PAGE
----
Bob Milliken
Bob Milliken

Modern marketing is made up of a number of increasingly complex functions and systems, with one of the most important elements being social media, including the popular microblog Twitter. While Twitter is fairly easy to use, there is actually a really common mistake that many users make that has unintended consequences.

Social media is an always evolving idea, so what works one day won’t necessarily work in the near or foreseeable future. Combine this with the various changes and features of the different social media platforms and it is nearly impossible to master every service.

When it comes to Twitter, one of the most popular features is using @username to bring the tweet to the attention of the user and to tweet about them.

What Is The #1 Mistake Twitter Users Make?

The problem is, many people put the @username at the beginning of the tweet. What this does, as we stated above, is only make the tweet visible on your feed, to the user and their followers. Why is this a problem? Well, it comes from how most businesses use Twitter. They use it to share content, e.g., a blog article or a video, etc.; to essentially tweet about the person, not at them.  You see this in many tweets, for example, “@microsoft’s new blog is great. Read it!”

While you want to share the content with people other than those who created it, putting @user at the front of your tweet actually limits the audience to the person who created the content and their followers – in other words the opposite of what you intend.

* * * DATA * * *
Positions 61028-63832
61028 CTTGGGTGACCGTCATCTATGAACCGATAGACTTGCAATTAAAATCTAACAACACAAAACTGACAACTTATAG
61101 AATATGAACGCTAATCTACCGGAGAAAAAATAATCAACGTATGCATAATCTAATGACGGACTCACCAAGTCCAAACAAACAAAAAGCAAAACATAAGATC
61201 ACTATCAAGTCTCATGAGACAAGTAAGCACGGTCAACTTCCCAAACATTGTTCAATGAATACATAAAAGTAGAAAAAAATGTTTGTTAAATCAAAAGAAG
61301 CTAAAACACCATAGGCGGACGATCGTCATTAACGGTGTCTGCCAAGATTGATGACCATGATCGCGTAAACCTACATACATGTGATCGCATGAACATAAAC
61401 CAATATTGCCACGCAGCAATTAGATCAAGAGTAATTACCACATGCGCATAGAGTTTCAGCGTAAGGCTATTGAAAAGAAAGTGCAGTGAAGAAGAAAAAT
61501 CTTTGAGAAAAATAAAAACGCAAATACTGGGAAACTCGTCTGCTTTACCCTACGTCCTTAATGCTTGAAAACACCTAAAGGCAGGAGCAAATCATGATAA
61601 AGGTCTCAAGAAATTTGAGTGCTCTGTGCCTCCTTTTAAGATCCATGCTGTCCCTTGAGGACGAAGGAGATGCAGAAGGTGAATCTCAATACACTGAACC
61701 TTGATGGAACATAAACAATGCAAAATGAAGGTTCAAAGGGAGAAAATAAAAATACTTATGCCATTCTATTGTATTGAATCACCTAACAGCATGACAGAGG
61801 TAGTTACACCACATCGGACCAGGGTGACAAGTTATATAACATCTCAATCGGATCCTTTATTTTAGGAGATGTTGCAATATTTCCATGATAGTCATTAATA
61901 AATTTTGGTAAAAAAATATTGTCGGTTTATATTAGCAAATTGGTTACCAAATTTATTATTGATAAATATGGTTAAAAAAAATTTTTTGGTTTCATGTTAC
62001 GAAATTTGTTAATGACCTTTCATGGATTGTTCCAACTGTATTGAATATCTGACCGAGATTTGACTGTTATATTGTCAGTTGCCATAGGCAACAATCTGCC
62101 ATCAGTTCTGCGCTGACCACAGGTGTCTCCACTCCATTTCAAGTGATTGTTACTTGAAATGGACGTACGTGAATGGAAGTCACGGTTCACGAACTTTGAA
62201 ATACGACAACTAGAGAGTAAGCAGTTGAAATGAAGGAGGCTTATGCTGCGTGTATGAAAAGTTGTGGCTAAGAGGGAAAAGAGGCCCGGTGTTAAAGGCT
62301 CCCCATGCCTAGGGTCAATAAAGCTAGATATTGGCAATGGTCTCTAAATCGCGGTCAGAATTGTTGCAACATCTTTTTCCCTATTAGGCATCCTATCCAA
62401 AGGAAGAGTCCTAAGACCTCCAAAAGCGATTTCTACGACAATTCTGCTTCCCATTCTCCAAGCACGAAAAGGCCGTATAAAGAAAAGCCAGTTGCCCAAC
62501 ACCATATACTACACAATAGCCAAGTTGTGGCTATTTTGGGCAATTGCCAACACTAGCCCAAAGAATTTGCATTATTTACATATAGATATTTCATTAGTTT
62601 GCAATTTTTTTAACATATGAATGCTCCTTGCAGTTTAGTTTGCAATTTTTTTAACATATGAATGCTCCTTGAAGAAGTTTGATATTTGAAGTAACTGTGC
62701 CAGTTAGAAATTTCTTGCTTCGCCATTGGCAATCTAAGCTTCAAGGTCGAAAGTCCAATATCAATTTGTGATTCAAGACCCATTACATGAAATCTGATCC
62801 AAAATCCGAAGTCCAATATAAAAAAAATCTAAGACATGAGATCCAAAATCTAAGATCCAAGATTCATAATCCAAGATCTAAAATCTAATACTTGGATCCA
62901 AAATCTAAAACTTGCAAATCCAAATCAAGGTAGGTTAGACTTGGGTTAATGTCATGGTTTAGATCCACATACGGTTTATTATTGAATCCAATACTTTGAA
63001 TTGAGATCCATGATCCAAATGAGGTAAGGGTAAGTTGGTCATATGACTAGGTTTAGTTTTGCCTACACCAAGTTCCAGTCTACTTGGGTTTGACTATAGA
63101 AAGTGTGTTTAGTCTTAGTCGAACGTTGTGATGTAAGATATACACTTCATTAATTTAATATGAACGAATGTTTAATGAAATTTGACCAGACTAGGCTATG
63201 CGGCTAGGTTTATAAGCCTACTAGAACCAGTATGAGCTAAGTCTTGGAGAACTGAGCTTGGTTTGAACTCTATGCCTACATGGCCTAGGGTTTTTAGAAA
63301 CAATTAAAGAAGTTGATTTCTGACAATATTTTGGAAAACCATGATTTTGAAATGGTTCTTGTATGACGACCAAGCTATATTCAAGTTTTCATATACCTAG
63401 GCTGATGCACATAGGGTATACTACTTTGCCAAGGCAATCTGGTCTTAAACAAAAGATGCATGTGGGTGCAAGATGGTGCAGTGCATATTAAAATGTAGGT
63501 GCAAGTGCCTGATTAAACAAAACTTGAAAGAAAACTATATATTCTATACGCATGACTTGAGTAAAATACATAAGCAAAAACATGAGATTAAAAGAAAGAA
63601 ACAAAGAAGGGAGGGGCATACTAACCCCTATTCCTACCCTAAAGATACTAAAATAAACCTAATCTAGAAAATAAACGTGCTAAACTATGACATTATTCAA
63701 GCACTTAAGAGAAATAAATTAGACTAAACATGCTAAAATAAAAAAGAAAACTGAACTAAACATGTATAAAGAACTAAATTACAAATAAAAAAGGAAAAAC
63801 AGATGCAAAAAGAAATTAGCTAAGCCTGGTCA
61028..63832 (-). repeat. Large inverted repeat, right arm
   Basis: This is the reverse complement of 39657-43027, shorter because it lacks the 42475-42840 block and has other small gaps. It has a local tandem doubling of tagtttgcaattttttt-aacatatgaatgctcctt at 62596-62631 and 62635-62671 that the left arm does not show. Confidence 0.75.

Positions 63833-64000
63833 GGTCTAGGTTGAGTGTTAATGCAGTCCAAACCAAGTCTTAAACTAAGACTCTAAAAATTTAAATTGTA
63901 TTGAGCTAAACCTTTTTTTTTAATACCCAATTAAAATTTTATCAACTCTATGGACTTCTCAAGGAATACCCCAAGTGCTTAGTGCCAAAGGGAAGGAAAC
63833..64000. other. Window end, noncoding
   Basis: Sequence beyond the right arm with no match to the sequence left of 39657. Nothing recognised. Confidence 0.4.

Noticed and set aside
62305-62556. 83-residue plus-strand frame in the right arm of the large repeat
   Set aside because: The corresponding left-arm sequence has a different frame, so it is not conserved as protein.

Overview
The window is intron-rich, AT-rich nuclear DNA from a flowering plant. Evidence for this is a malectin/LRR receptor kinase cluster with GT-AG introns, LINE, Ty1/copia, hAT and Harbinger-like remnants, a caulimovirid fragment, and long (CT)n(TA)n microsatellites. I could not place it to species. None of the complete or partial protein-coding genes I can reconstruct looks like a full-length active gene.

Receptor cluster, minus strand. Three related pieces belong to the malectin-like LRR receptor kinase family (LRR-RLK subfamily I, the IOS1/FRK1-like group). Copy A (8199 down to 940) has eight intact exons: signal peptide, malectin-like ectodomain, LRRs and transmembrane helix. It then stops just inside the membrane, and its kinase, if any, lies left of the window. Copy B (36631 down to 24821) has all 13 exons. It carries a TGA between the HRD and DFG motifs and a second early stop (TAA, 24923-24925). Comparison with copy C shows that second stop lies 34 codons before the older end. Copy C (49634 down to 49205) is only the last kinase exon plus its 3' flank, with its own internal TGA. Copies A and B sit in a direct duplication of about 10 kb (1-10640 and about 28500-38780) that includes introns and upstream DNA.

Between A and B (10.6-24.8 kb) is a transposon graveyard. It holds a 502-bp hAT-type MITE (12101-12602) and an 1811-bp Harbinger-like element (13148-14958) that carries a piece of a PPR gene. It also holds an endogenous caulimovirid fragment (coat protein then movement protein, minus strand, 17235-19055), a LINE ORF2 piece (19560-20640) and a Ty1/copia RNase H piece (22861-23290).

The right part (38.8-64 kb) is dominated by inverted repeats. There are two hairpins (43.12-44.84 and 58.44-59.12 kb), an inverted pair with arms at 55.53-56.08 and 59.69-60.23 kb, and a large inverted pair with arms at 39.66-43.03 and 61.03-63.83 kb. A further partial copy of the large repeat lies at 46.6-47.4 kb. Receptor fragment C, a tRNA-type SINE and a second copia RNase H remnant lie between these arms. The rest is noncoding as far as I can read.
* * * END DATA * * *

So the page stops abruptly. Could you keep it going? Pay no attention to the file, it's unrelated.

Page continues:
twitterHow Do I Avoid Mistake Tweets?

If you are looking to tweet about someone or the content that user has created, using the @user is still a good idea because it will bring to the content-creator’s attention that you are sharing their content. This is a great way to form relationships and even have these individuals and businesses share your content. In turn, this can help increase the potential of your content being seen by a wider audience.

So, for many tweets it makes sense to put the @username first as it helps make the overall tweet easier to read.  In this case use a period before @username e.g.,” .@microsoft’s new blog post is great. Read it!” whenever you want to be sure that the tweet isn’t addressed only to the user, but can be seen by everyone.

Here’s a look at exactly who sees what kinds of tweets:

Your Tweet: Who Sees IT:
@Bob is the best YOU, Bob & your followers who also follow Bob
.@Bob is the best YOU, Bob & all of your followers
My favorite is @Bob YOU, Bob & all of your followers

Bob Milliken is the and specializes in helping businesses with their IT needs. Connect with him at 604.270.1730